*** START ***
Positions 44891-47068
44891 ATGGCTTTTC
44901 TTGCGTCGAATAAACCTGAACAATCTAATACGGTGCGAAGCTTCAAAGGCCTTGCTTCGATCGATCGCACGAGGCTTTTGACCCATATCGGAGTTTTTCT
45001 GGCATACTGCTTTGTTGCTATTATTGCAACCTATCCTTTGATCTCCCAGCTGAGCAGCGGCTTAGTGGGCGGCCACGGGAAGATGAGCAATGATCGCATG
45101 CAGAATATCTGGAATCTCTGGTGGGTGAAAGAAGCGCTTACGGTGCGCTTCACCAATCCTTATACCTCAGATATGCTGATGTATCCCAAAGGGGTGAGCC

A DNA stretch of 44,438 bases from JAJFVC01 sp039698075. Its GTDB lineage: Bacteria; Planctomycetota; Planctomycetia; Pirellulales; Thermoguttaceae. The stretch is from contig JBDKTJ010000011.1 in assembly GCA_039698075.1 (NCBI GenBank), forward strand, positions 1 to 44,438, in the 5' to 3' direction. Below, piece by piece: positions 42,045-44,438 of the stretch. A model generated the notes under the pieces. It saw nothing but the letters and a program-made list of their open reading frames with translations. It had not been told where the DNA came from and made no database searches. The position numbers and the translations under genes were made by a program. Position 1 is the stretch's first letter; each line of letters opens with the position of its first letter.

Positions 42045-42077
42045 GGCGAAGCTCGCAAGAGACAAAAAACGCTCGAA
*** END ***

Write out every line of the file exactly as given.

Positions 44891-47068
44891 ATGGCTTTTC
44901 TTGCGTCGAATAAACCTGAACAATCTAATACGGTGCGAAGCTTCAAAGGCCTTGCTTCGATCGATCGCACGAGGCTTTTGACCCATATCGGAGTTTTTCT
45001 GGCATACTGCTTTGTTGCTATTATTGCAACCTATCCTTTGATCTCCCAGCTGAGCAGCGGCTTAGTGGGCGGCCACGGGAAGATGAGCAATGATCGCATG
45101 CAGAATATCTGGAATCTCTGGTGGGTGAAAGAAGCGCTTACGGTGCGCTTCACCAATCCTTATACCTCAGATATGCTGATGTATCCCAAAGGGGTGAGCC

A DNA stretch of 44,438 bases from JAJFVC01 sp039698075. Its GTDB lineage: Bacteria; Planctomycetota; Planctomycetia; Pirellulales; Thermoguttaceae. The stretch is from contig JBDKTJ010000011.1 in assembly GCA_039698075.1 (NCBI GenBank), forward strand, positions 1 to 44,438, in the 5' to 3' direction. Below, piece by piece: positions 42,045-44,438 of the stretch. A model generated the notes under the pieces. It saw nothing but the letters and a program-made list of their open reading frames with translations. It had not been told where the DNA came from and made no database searches. The position numbers and the translations under genes were made by a program. Position 1 is the stretch's first letter; each line of letters opens with the position of its first letter.

Positions 42045-42077
42045 GGCGAAGCTCGCAAGAGACAAAAAACGCTCGAA